I was able to run again for summer training. I spent that summer in Tulsa with my sister. She traveled to Europe that summer, and I spent a lot of time alone. It gave me more opportunity to starve myself. I would get up, run 5-12 miles, workout for two to three hours and then try to go all day eating as little as possible. I felt weak and sick, and I started getting slower and slower. By time my sophomore season started I wasn't running well. Teammates I used to beat were flying past me in practices and races.

I met with my coach at the end of season and he told me if I wanted to keep my scholarship I had to run better. He may not have known about my eating disorder, and he may not even remember this conversation, but it is what helped me get control of the disease. He asked me if I was eating enough, I replied back defensively “I eat!” He said back to me “of course you eat, if you didn’t eat you’d die.” That sentence scared my little 20-year-old self to the core. Die?! I don’t want to die. I just wanted to be skinny and fast.

I started researching running and anorexia/bulimia, and read story after story of girls like me who thought being skinny would make them faster, and then caused their bodies to fall apart. I found stories about women who starved themselves so much that their hearts stopped beating.

I decided I wanted to run, and I wanted to run fast, and I sure as hell wasn't ready to die.

Changing my view on food wasn't easy, but slowly I started eating better, and tried to stop worrying about my weight. Food was my enemy for so long. I hated that I felt terrible and mad when I would get hungry. I would feel guilty when I ate anything. It took me a long time to realize food wasn’t the enemy, food is fuel. Fuel for running, fuel for living. It made a world of difference in my running, and it helped me have a very successful junior and senior year of collegiate running.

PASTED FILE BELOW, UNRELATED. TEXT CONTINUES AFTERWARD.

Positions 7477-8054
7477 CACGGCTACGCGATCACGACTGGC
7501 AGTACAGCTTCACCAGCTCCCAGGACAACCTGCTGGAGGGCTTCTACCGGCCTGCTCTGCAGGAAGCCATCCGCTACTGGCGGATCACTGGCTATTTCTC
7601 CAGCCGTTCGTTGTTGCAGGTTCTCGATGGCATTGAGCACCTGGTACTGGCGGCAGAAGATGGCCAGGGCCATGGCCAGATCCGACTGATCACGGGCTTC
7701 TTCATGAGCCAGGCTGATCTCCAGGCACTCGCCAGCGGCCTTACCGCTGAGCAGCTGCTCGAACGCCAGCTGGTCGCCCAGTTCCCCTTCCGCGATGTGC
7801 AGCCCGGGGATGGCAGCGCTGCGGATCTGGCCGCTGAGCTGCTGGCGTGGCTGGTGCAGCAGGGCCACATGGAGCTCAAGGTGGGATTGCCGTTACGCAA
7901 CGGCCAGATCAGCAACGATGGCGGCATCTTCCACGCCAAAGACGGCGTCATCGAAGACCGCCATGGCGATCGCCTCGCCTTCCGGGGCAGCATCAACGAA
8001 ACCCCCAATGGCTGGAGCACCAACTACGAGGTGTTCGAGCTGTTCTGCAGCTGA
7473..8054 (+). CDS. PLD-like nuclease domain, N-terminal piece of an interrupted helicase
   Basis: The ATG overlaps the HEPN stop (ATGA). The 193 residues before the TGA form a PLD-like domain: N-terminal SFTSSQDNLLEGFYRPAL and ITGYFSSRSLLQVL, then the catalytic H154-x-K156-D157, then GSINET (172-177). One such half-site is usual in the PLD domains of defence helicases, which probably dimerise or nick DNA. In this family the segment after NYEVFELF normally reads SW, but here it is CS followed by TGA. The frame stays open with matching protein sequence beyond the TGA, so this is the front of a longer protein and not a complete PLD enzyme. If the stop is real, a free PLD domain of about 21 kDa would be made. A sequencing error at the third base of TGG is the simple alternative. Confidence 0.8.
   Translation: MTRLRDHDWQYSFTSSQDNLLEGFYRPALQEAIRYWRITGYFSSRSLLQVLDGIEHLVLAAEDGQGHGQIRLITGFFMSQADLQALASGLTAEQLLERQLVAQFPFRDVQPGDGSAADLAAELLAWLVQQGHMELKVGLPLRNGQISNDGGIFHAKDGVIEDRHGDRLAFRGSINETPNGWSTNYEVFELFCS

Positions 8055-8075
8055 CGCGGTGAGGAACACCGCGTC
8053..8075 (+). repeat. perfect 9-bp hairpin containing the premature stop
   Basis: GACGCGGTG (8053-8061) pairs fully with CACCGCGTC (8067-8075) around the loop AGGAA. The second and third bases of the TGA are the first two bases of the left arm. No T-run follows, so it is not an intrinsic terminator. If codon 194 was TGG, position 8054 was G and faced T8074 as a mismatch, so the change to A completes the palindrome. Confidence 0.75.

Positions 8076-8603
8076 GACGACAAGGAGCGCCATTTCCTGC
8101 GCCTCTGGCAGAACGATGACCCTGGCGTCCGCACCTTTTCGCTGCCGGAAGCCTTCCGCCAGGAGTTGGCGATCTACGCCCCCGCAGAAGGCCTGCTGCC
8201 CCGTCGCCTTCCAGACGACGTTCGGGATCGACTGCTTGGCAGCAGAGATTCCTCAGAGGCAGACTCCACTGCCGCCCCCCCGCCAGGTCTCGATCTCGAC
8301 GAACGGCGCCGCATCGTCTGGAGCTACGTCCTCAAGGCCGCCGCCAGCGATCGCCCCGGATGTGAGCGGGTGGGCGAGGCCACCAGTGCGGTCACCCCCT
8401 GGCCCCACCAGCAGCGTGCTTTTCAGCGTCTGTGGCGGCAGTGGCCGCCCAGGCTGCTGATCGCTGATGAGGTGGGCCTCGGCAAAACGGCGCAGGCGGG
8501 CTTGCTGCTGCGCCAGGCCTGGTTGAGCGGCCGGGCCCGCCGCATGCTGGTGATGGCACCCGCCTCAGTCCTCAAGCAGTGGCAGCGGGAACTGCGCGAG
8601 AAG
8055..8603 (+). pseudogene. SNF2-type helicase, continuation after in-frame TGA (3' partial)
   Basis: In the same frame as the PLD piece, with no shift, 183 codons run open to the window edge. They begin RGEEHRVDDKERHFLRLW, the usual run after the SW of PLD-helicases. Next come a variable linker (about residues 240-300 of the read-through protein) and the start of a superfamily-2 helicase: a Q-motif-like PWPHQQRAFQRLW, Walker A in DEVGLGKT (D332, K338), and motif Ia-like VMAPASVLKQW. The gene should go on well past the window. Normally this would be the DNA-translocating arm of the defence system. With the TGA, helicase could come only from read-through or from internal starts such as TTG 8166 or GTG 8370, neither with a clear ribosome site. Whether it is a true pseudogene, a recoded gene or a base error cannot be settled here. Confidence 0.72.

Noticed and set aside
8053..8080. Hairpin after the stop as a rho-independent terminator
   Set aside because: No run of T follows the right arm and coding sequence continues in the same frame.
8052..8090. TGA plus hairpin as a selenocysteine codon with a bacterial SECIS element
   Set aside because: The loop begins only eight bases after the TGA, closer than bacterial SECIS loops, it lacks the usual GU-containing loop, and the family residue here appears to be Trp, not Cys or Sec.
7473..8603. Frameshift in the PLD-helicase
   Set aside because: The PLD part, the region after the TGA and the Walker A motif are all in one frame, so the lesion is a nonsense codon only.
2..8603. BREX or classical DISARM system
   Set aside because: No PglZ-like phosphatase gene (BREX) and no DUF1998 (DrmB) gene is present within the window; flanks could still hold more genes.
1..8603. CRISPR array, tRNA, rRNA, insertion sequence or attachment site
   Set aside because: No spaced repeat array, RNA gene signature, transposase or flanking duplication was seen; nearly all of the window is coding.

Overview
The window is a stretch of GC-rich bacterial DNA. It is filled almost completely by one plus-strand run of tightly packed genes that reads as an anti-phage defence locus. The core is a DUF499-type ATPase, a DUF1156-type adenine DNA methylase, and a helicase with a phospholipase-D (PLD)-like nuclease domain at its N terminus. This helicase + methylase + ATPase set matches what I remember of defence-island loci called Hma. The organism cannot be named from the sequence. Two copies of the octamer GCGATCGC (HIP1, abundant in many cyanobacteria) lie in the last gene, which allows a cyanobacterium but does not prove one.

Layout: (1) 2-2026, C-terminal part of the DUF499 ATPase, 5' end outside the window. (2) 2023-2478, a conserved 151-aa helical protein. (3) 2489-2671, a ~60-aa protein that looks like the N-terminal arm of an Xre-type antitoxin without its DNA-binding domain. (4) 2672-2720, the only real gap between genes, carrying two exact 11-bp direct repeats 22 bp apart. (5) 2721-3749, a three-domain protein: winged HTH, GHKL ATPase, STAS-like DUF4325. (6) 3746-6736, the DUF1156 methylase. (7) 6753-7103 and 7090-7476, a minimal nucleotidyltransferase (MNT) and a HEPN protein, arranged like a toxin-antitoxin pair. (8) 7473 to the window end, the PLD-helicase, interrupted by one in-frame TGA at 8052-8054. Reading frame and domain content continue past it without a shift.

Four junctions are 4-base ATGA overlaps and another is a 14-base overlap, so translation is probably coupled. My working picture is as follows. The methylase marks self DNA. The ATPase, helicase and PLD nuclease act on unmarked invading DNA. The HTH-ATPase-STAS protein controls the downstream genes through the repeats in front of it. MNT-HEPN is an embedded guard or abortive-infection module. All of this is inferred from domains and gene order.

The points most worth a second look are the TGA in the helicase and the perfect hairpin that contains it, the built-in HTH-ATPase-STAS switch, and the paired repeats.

Some days I want to skip a meal, some days I want to skip all the meals, but I don't. I still feel guilt when I over eat, but I have to tell myself “it’ll be okay, you need it to run.” Some days people make comments like “wow, I thought you ate healthy, you're really going to eat that piece of cake” or “you sure have a big appetite, you're so small, I didn't think you'd eat that much” and it takes all my strength to brush it off and not let it get to me. I know these people know nothing about my disorder and don’t mean to make me feel self-conscious, but it’s hard.

To run fast you need fuel. To run a lot of miles you need to eat, and you need to eat a lot.

Currently I’m running 40-50 miles a week, I do 20 minutes of strength training 2-3 times a week and I try to make it to yoga once a week. I refuse to let exercise and food control my life and my happiness.

I run because I love it, because I want to be the best runner I can be. I want to qualify for Boston, I want to break all my PRs. I don’t care about my weight or size anymore, in fact I threw away my scale about a year and a half ago. I just want to be healthy and strong.

If you have suffered through things like this, or are currently battling this disorder, my first advice would be to seek help from a professional, but I know that is not easy. I am not a doctor nor a nutritionist, but if you would like to reach out to me I'd love to lend my support. 

Sharing this is really difficult for me, because it has been something I have hidden for so long, but I hope that my experiences can help others in some way.